Reflex Testing of Lung Cancer Tissue Needs to Be Improved

Zosia Chustecka

May 09, 2013

In an ideal world, the oncologist meeting a patient newly diagnosed with nonsmall-cell lung cancer (NSCLC) will already have information on genetic mutations in the tumor, so can initiate targeted therapy (where appropriate) from the very start. For instance, if the testing has shown EGFR mutations, then treatment with erlotinib (Tarceva) or gefinitib (Iressa) would be indicated, whereas the presence of an ALK rearrangement would indicate treatment with crizotinib (Xalkori).

For this to happen, however, there needs to be reflex (or automatic) testing of lung cancer tissue for genetic mutations and biomarkers. Findings from 2 recent surveys suggest that this is currently happening in less than half of cases.

One survey, conducted by Boehringer Ingelheim in collaboration with the American College of Chest Physicians, asked 100 pulmonologists about lung cancer testing; another survey, conducted by Boehringer Ingelheim alone, questioned 250 pathologists.

Typically, pulmonologists are the physicians who make the early diagnosis of lung cancer, and they are usually the ones who take a biopsy of lung tissue to send to the pathologist for testing. However, the surveys found that the majority of pulmonologists (85%) and pathologists (92%) said that they consulted with oncologists about the testing.

The surveys, conducted in November and December 2012, found that 43% of pulmonologists have implemented reflex testing of NSCLC patients in their practice, whereas only 33% of pathologists have.

This shows a need for "greater collaboration in incorporating biomarker testing into a patient's care early on, with the goal of initiating an appropriate lung cancer treatment plan as soon as possible," said Kevin Lokay, vice president of oncology at Boehringer Ingelheim, in a statement.

The company conducted the surveys to complement its Let's Test Initiative, which aims to educate healthcare professionals about the critical role of biomarker testing in NSCLC. This can be seen as laying the groundwork for future marketing of its new product, afatinib, which is destined for use in EGFR-positive NSCLC. Afatinib is awaiting approval in both the United States and Europe, and launches are expected before the end of this year.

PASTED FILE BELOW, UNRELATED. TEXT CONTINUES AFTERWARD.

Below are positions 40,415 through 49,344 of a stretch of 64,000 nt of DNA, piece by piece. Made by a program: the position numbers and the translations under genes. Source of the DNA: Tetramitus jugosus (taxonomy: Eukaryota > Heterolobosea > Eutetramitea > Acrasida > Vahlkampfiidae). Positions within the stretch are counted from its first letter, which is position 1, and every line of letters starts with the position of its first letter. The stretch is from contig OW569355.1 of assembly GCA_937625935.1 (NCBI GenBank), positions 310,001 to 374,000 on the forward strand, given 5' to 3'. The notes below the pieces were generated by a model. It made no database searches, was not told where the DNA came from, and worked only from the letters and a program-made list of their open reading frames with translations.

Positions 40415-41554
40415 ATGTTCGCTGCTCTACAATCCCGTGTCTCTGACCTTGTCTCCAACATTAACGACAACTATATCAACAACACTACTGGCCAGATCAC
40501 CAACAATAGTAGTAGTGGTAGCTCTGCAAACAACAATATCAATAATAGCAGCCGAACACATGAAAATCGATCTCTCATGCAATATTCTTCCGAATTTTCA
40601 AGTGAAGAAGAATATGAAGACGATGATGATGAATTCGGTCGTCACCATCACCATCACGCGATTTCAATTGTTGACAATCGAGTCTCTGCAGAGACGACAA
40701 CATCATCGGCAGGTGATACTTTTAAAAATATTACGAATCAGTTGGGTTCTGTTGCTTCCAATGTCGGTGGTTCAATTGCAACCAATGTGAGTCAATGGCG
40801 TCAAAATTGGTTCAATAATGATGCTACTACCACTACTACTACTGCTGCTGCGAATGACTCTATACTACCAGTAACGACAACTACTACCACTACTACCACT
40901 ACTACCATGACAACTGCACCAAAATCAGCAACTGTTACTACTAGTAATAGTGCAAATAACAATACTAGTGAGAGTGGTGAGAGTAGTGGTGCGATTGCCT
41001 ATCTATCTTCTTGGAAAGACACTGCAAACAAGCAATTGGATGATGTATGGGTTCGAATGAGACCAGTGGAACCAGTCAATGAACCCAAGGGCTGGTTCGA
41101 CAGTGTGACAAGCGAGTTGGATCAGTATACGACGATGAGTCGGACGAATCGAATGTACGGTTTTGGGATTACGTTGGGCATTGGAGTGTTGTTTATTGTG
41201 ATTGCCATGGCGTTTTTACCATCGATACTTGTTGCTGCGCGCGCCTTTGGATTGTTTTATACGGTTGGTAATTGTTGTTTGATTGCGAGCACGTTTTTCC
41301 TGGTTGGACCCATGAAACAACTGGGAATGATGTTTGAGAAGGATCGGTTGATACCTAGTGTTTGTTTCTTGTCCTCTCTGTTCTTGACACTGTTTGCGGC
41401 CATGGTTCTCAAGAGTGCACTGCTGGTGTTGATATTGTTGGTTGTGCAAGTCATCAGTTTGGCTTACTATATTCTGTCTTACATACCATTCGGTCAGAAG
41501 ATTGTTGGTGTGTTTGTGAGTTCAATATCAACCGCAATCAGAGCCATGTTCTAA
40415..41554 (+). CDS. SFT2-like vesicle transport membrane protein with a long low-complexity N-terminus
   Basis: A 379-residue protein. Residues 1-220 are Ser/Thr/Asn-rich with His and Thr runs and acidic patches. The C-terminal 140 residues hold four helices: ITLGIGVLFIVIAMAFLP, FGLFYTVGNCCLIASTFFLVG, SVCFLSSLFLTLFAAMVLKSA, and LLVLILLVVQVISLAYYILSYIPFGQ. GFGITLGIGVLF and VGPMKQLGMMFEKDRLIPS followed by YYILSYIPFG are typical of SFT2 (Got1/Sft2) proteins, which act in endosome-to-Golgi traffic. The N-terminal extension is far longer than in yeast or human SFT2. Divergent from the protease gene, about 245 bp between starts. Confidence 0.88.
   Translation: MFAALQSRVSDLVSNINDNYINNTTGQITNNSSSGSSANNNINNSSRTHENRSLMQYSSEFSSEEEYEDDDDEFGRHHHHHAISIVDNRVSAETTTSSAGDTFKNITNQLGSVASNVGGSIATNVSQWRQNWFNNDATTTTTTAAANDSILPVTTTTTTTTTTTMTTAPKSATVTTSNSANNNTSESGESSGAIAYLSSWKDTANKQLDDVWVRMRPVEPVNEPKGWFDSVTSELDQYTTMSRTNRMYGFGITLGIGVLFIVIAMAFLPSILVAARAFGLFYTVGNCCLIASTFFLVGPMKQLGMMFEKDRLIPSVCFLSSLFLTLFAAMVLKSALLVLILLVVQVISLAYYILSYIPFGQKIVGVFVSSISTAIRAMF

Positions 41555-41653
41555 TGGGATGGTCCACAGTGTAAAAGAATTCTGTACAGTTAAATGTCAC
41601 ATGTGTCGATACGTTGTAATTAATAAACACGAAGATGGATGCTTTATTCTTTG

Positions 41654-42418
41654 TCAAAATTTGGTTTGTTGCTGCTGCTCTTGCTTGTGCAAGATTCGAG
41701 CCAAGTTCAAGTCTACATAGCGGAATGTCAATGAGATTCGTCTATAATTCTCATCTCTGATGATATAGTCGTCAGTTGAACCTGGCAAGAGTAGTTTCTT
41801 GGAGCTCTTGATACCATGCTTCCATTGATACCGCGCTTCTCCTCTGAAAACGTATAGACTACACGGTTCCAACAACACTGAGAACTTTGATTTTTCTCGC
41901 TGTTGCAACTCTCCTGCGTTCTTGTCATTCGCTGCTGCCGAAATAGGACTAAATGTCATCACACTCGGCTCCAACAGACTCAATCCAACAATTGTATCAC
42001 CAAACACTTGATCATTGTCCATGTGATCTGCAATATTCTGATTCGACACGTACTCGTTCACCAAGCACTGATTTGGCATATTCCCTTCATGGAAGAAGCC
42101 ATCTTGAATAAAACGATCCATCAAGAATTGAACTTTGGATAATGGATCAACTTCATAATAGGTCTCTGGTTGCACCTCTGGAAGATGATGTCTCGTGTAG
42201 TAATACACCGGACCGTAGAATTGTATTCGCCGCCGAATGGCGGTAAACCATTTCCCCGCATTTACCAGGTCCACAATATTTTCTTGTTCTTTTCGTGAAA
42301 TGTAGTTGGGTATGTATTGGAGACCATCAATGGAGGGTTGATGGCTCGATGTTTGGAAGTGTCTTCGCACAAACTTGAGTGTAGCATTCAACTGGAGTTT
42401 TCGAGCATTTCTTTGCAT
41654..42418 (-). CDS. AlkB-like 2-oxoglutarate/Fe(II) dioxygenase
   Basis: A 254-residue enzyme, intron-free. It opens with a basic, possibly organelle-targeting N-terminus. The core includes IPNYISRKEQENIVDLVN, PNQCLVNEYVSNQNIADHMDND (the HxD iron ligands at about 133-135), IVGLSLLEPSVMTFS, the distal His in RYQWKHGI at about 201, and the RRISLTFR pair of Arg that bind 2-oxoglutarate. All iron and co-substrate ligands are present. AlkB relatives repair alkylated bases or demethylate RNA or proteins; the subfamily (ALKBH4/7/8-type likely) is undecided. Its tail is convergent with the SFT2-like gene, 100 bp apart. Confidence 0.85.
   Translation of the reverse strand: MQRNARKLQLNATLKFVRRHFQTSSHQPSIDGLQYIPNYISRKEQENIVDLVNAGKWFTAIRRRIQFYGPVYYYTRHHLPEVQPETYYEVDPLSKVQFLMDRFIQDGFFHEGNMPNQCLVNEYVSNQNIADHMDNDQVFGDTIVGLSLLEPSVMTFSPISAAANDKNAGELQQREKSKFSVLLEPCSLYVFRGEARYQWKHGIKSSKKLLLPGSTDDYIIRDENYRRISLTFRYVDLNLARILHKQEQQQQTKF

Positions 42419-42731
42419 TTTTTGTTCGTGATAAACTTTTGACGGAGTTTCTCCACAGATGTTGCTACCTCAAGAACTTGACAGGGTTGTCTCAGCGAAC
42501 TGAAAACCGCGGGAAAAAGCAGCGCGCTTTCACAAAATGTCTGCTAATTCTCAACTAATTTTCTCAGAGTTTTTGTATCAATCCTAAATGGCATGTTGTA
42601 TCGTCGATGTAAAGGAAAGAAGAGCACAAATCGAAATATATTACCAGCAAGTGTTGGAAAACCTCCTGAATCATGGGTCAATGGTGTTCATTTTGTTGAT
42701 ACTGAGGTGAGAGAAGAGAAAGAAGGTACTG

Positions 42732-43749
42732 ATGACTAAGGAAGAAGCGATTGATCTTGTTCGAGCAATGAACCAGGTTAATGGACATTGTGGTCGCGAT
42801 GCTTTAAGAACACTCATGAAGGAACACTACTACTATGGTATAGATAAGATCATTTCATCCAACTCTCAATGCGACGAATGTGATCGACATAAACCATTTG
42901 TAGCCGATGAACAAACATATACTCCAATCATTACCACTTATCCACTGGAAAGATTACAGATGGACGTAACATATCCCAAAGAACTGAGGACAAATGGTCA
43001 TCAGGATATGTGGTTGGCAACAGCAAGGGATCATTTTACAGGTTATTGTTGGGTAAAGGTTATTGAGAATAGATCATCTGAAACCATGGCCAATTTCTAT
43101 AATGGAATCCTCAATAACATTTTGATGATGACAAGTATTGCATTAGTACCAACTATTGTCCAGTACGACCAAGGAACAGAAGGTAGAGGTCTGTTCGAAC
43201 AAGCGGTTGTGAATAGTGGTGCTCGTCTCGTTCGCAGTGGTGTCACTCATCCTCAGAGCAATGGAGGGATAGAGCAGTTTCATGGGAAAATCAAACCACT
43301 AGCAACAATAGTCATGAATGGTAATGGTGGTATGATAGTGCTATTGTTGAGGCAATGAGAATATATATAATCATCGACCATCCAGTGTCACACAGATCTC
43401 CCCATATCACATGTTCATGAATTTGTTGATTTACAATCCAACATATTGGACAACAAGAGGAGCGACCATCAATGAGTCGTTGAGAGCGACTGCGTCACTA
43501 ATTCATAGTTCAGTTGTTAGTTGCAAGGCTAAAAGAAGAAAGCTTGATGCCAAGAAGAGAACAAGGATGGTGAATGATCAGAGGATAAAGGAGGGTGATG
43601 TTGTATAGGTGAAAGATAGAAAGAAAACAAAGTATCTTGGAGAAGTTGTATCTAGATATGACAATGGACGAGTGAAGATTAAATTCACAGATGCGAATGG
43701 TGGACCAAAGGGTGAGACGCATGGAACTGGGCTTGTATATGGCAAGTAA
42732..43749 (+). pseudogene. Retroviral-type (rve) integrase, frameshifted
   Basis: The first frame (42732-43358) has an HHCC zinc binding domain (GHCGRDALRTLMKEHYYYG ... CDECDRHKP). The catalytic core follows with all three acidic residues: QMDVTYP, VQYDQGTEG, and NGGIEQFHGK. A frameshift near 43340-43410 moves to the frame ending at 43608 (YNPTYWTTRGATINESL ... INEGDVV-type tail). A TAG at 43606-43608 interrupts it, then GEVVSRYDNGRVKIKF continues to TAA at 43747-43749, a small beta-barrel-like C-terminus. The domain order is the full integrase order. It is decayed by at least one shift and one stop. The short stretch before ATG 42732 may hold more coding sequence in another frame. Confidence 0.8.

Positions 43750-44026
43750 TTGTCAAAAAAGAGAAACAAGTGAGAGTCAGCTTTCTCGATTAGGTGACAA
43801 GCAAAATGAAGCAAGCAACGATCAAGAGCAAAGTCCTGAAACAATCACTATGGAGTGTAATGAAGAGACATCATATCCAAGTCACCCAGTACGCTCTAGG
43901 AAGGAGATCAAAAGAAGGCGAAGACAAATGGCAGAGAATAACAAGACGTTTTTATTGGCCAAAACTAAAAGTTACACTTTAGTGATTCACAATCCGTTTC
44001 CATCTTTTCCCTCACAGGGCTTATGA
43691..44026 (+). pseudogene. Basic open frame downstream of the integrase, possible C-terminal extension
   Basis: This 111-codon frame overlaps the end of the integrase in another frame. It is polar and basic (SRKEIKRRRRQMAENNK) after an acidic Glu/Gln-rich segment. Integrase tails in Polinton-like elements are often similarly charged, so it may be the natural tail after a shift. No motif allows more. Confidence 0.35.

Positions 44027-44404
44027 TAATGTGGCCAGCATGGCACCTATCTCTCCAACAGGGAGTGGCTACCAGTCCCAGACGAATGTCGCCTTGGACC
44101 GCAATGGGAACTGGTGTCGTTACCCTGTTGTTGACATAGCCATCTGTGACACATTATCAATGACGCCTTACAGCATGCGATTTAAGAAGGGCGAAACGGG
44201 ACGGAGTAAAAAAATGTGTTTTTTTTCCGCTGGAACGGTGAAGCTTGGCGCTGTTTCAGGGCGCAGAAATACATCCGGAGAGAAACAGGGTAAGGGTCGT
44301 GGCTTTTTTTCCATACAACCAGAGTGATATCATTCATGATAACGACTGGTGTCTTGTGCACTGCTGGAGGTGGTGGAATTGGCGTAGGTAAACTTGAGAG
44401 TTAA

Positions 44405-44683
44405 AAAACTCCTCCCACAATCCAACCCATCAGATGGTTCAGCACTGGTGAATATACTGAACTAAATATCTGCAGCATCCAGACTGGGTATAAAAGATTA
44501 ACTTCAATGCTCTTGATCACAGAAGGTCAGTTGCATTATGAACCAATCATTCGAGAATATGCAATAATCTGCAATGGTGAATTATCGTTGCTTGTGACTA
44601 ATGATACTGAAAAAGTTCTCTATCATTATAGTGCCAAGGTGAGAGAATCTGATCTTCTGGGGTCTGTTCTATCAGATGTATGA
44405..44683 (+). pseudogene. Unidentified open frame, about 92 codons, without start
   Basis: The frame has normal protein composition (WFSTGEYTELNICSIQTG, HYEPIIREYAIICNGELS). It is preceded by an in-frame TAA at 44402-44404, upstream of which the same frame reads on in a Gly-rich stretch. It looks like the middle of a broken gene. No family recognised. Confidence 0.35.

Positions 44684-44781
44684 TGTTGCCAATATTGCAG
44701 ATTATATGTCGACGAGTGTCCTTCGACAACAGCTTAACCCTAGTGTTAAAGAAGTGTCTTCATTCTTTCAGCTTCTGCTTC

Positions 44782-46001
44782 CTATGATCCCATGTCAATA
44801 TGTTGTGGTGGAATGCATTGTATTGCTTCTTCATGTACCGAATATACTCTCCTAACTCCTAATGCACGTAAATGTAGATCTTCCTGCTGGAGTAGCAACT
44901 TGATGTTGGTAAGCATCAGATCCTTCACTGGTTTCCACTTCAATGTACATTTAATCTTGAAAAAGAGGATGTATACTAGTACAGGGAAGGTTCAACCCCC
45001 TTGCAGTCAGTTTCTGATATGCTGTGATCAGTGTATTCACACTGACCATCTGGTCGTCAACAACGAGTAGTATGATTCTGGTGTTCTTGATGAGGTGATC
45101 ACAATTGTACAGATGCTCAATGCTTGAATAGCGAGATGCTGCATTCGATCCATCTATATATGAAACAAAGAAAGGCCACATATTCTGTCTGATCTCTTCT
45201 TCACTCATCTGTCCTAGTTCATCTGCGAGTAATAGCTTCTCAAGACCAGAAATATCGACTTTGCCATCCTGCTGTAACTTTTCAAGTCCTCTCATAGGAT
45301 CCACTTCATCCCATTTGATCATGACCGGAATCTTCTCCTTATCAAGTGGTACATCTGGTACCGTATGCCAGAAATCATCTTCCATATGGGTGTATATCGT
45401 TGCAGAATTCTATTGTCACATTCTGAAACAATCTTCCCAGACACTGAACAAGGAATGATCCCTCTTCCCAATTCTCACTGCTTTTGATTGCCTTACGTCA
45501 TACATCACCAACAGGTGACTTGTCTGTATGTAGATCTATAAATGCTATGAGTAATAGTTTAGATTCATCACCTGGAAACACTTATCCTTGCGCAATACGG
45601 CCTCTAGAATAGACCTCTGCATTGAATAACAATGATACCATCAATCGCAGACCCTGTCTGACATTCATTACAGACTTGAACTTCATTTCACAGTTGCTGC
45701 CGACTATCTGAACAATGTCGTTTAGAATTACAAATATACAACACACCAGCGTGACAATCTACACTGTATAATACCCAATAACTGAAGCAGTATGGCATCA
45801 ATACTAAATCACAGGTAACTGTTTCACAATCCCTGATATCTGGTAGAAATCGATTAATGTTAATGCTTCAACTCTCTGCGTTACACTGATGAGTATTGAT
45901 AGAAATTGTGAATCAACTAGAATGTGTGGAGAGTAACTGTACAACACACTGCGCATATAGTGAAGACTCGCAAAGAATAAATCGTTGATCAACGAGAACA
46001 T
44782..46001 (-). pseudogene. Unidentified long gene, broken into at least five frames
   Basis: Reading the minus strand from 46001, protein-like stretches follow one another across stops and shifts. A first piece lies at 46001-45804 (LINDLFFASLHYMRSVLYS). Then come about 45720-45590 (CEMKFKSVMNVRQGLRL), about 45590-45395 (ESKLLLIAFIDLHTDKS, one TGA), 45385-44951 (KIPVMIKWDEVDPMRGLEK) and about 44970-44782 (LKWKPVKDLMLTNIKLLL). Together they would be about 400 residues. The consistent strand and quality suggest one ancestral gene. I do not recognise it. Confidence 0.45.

In a previous survey of 100 community oncologists, 95 said that they plan treatment differently for lung cancer patients who are found to have a genetic mutation.

However, for oncologists to have this information, the testing of lung cancer tissue needs to be improved, the latest surveys conclude.

Both pulmonologists and pathologists said that the biggest challenge is obtaining tissue samples that are sufficient in both size and quality. Pulmonologists said that they were unable to obtain enough tissue in 60% of cases, and that the tissue sample was not of sufficient quality in 31% of cases; for pathologists, size was an issue in 73% of cases and quality in 39%.

The surveys also revealed a wide range of opinions on the best method for acquiring lung tissue for testing.

About half the pulmonologists (51%) said that endoscope biopsy provides the most appropriate balance between quantity and quality of tissue and risk to the patient, 44% said core biopsy does, and 33% said fine-needle aspiration does.

In contrast, the majority of pathologists (63%) said the best method is core biopsy, 15% said it is endoscope biopsy, and only 10% said it is fine-needle aspiration.


Comments on Medscape are moderated and should be professional in tone and on topic. You must declare any conflicts of interest related to your comments and responses. Please see our Commenting Guide for further information. We reserve the right to remove posts at our sole discretion.